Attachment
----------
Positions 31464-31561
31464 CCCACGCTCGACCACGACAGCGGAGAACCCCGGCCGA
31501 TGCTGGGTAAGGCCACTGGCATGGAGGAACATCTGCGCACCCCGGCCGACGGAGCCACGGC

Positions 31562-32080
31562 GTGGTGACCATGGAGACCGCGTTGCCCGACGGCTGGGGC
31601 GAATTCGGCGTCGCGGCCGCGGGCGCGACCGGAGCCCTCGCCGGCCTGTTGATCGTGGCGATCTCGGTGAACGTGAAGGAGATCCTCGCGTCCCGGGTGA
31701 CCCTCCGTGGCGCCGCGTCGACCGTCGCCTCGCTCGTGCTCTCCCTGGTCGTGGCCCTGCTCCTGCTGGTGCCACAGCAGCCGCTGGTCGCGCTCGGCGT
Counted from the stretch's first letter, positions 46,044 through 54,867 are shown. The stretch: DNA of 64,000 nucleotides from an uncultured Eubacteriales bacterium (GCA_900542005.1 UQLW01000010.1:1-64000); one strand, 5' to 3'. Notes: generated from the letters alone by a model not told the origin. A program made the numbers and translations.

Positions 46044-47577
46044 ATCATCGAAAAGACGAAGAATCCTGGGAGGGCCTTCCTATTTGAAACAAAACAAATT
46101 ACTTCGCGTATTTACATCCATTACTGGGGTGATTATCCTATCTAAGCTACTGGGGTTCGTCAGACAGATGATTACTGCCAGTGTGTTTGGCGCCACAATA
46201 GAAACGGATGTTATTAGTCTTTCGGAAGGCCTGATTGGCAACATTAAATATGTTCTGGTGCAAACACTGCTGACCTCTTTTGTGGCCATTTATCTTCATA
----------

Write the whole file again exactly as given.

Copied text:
Positions 31464-31561
31464 CCCACGCTCGACCACGACAGCGGAGAACCCCGGCCGA
31501 TGCTGGGTAAGGCCACTGGCATGGAGGAACATCTGCGCACCCCGGCCGACGGAGCCACGGC

Positions 31562-32080
31562 GTGGTGACCATGGAGACCGCGTTGCCCGACGGCTGGGGC
31601 GAATTCGGCGTCGCGGCCGCGGGCGCGACCGGAGCCCTCGCCGGCCTGTTGATCGTGGCGATCTCGGTGAACGTGAAGGAGATCCTCGCGTCCCGGGTGA
31701 CCCTCCGTGGCGCCGCGTCGACCGTCGCCTCGCTCGTGCTCTCCCTGGTCGTGGCCCTGCTCCTGCTGGTGCCACAGCAGCCGCTGGTCGCGCTCGGCGT
Counted from the stretch's first letter, positions 46,044 through 54,867 are shown. The stretch: DNA of 64,000 nucleotides from an uncultured Eubacteriales bacterium (GCA_900542005.1 UQLW01000010.1:1-64000); one strand, 5' to 3'. Notes: generated from the letters alone by a model not told the origin. A program made the numbers and translations.

Positions 46044-47577
46044 ATCATCGAAAAGACGAAGAATCCTGGGAGGGCCTTCCTATTTGAAACAAAACAAATT
46101 ACTTCGCGTATTTACATCCATTACTGGGGTGATTATCCTATCTAAGCTACTGGGGTTCGTCAGACAGATGATTACTGCCAGTGTGTTTGGCGCCACAATA
46201 GAAACGGATGTTATTAGTCTTTCGGAAGGCCTGATTGGCAACATTAAATATGTTCTGGTGCAAACACTGCTGACCTCTTTTGTGGCCATTTATCTTCATA